Republicans wouldn't vote to convict if you played them a tape of Trump personally plotting the assault on the Capitol in a phone call with Oath Keepers or Proud Boys. They don't dare. They know that Trump intends to destroy the careers of every Republican who defies him, and they know his base will carry out his orders.

Republicans started with the conclusion that Trump must be acquitted and then sought arguments supporting that conclusion. They have multiple arguments. An ex-president shouldn't be impeached. Trump's speech was fiery but not an incitement that passes the Brandenburg test. Somer of the rioters started heading to the Capitol before Trump spoke. And what about all those riots in Portland, hunh? And on and on into conspiracy theories: It was Nancy Pelosi's fault. It was Antifa's fault. Trump's lawyers apparently plan to argue the latter theory:
Donald Trump's lawyers will reportedly use claims from the Gateway Pundit in their impeachment defence that allege "anti-Trump" groups were the primary perpetrators of the Capitol insurrection.

Mr Trump's impeachment brief attempts to argue that the Capitol rioters entered the building "of their own accord" and that some were actually anti-Trump, rather than the pro-Trump mob that has been widely reported and well known pro-Trump figures identified.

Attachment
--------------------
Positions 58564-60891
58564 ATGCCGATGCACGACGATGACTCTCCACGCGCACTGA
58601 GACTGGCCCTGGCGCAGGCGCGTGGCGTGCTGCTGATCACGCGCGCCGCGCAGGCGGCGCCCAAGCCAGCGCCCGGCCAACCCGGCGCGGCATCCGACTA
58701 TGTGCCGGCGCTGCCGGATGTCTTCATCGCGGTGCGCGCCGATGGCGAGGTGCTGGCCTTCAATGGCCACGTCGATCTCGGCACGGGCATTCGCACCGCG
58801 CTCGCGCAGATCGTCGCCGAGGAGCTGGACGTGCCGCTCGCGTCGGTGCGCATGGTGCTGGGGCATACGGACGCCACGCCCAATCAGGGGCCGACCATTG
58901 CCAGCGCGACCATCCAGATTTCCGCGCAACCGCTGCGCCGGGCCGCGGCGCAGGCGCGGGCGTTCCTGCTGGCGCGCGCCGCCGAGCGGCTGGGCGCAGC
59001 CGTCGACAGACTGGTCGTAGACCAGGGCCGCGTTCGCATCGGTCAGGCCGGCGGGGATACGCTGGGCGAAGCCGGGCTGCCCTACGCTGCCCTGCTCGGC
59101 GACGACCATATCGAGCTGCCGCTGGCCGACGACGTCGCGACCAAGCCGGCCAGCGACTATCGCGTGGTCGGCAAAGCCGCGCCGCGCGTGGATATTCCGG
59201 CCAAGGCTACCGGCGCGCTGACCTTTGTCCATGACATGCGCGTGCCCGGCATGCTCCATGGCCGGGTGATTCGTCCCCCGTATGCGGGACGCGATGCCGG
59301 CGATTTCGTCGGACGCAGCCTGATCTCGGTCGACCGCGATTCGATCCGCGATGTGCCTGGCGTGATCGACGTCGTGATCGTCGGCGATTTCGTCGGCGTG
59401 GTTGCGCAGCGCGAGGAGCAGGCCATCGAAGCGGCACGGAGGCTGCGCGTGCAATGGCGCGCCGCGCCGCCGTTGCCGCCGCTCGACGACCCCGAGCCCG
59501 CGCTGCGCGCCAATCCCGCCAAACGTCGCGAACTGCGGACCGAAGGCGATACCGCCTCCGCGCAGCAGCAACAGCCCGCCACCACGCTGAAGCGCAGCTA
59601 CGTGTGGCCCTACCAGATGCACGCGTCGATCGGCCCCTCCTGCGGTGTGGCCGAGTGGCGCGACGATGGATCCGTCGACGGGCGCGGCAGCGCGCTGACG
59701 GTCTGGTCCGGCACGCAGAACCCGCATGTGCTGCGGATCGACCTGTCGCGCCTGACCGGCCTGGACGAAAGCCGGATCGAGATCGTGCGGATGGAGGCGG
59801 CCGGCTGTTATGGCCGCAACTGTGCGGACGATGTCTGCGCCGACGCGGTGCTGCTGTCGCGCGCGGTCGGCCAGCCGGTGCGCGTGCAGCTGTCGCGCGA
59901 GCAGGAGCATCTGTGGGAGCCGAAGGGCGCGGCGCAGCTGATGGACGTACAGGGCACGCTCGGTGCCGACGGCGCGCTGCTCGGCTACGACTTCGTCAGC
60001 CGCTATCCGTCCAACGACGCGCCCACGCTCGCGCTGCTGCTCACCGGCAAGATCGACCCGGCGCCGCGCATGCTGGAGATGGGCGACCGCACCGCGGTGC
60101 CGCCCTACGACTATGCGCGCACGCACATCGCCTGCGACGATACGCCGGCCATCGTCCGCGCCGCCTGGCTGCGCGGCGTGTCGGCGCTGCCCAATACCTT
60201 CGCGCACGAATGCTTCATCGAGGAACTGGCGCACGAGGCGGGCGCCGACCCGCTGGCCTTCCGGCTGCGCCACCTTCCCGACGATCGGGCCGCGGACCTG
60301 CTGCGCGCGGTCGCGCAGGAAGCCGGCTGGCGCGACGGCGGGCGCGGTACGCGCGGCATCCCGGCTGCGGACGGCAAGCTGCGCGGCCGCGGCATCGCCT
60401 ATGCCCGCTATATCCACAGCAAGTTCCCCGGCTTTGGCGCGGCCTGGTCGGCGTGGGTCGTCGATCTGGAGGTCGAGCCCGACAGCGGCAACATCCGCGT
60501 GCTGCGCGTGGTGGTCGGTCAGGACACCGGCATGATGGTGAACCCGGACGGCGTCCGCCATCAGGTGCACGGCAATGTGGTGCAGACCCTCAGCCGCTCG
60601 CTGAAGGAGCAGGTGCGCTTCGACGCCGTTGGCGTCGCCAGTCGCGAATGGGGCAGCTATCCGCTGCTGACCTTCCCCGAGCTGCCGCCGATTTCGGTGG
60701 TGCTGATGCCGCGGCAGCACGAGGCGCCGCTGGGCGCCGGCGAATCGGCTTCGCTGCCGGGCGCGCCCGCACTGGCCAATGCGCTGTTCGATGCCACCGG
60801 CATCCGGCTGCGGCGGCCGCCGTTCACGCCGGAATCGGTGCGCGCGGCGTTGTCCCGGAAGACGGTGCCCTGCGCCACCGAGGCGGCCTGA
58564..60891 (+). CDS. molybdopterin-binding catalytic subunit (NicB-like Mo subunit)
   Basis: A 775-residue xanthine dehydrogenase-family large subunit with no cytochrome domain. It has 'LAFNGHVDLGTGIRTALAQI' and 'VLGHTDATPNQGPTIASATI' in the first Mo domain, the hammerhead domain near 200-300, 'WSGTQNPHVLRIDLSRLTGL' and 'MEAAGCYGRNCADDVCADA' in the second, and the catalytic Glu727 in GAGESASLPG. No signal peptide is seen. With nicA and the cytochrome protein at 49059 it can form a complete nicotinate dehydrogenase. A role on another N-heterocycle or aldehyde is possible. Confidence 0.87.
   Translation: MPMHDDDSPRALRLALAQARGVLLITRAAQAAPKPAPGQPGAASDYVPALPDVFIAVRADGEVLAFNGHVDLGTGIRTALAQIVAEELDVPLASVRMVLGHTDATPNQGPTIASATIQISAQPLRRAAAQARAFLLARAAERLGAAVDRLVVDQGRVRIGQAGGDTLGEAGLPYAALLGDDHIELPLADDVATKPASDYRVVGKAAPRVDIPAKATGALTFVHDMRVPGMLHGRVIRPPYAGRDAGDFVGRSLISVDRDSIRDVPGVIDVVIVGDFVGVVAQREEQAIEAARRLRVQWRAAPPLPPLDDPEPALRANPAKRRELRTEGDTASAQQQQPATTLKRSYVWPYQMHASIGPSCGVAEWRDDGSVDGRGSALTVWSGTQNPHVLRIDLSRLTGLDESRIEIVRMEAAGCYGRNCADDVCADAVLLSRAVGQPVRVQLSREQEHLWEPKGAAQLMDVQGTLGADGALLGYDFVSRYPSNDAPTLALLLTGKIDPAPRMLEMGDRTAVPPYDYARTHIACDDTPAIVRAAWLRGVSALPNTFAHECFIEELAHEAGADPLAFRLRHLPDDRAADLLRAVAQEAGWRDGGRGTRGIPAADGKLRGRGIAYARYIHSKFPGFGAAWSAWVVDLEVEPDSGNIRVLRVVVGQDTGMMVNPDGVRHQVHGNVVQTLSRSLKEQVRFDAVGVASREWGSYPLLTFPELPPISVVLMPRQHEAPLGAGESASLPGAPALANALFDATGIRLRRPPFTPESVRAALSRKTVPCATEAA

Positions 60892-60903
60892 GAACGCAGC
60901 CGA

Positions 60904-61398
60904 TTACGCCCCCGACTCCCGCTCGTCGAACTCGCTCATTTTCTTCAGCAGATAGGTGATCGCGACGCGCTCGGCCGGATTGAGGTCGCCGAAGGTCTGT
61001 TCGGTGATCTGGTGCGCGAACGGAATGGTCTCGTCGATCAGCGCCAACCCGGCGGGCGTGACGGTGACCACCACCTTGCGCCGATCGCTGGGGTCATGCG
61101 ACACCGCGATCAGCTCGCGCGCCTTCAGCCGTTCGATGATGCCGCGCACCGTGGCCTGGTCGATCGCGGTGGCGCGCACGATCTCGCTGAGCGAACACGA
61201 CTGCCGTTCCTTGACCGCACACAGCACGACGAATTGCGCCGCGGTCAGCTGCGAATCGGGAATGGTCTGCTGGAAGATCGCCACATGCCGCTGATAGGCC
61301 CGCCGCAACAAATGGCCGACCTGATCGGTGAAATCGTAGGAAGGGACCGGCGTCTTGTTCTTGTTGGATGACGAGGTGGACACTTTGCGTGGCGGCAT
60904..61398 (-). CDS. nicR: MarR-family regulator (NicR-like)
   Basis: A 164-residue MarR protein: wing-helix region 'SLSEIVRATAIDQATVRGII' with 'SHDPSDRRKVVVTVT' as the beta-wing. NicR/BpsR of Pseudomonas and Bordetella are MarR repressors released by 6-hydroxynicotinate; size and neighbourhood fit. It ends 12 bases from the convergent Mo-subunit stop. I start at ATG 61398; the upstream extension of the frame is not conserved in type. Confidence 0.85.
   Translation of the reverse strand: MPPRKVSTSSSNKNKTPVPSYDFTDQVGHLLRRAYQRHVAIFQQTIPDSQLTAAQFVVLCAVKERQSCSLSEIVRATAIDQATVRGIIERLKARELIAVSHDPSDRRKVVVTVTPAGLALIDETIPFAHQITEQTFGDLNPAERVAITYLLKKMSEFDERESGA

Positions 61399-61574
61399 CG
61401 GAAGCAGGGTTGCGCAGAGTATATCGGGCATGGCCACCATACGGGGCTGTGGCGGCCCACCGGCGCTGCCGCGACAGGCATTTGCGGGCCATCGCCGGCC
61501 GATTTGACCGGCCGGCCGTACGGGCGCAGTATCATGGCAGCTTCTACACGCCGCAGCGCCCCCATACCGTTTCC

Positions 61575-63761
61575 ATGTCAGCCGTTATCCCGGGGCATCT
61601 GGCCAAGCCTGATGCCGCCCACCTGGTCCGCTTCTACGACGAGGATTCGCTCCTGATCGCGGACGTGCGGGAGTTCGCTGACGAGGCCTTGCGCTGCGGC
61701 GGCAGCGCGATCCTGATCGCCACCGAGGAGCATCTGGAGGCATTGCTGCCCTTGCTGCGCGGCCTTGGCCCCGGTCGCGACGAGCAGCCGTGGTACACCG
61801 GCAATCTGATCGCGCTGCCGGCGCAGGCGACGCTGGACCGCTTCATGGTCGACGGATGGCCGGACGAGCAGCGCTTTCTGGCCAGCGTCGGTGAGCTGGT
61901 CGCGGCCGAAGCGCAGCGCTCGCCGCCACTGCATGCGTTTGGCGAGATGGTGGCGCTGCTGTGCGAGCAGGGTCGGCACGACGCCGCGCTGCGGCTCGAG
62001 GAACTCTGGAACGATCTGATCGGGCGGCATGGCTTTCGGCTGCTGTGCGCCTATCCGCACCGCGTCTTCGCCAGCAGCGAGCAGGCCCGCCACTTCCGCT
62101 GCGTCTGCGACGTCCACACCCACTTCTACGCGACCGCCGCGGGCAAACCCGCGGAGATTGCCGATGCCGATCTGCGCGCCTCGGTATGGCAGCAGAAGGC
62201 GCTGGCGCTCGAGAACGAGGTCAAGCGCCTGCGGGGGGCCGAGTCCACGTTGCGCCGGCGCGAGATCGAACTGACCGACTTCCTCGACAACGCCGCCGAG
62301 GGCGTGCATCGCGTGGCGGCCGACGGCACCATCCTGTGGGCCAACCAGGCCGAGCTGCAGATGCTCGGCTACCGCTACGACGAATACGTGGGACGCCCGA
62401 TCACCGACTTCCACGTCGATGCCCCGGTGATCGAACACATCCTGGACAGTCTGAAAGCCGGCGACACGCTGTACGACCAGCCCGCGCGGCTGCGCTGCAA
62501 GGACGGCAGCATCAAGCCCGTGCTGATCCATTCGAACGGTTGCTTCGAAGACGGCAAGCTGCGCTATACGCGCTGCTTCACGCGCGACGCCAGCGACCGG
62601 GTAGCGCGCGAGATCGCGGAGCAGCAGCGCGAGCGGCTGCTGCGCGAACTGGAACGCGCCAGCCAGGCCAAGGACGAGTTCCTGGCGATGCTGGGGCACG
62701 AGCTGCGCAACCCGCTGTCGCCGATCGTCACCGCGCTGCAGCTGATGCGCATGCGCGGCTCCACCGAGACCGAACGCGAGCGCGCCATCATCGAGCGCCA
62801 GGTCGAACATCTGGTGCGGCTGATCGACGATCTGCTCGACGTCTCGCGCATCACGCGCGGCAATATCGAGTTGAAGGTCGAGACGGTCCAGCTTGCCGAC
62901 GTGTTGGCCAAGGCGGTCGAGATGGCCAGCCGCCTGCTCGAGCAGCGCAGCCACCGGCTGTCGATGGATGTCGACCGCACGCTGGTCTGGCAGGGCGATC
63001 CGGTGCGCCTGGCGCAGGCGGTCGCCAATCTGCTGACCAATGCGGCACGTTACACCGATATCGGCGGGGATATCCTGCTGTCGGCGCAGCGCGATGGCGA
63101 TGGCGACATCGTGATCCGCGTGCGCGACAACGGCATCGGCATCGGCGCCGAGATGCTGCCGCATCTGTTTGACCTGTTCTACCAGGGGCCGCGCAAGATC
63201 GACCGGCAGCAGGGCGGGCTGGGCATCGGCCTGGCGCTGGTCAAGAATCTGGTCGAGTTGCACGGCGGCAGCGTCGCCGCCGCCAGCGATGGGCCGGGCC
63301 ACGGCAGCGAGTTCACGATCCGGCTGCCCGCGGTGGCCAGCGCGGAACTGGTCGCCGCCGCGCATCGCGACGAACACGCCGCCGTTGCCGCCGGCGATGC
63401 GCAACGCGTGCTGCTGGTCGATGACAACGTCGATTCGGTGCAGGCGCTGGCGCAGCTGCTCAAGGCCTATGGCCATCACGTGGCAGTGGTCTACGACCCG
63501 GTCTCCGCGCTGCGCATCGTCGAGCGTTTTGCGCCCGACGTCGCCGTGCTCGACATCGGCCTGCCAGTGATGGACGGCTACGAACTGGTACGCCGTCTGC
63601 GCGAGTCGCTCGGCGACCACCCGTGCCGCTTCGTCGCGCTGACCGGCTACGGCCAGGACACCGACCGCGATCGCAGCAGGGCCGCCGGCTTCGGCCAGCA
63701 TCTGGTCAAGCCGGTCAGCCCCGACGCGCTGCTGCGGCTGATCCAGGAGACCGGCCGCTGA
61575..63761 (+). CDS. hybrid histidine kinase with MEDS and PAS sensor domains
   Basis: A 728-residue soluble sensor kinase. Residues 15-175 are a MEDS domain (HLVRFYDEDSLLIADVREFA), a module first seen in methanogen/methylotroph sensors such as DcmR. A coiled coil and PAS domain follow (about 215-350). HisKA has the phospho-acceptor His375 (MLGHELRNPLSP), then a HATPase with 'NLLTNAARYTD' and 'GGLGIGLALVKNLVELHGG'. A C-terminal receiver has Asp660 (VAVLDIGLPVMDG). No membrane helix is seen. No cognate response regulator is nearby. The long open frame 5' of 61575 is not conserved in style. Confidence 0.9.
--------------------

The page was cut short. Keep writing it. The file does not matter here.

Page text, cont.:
The citation for the claim is a Gateway Pundit article alleging a Boogaloo member that aligns with the Black Lives Matter movement was among the rioters at the Capitol on 6 January.
Even if you successfully knock down several of these lines of defense, the Trumpists -- and every zealot or coward in the Senate Republican caucus -- will fall back on the ones remaining.

Call Brad Raffensperger, and Trump's defenders will say he's just a RINO who's in on the Democrats' election-stealing conspiracy. They'll say it doesn't matter that Trump asked Raffensperger to "find" enough votes to give him a win -- what Trump meant, they'll argue, was that Raffensperger should find votes that were actually cast for Trump and not counted. (That does seem to be what Trump actually meant, because he's delusional and believes his own conspiracy theories.)

Call a White House staffer and if you get an honest account of Trump's actions and words, the staffer will also be accused of being a Deep State traitor. Call an injured cop and the Trump defenders will say what happened was terrible, but Antifa was the culprit.

They can't be reached -- neither Trump's voters nor his enablers in Congress. It would be good to have everything witnesses might tell us on the record, but it won't have the slightest effect on the outcome.

House Democrats are frustrated, and so am I -- but Republicans are the source of my frustration. They shouldn't need a full trial with witnesses to know that what Trump did in the hours, days, and weeks leading to January 6 was a high crime that should disqualify him from ever holding office again. We're veering into Murc's Law territory if we think the nature of the upcoming trial will decide how it turns out. It won't. There's nothing Democrats can do, because Republicans are Republicans.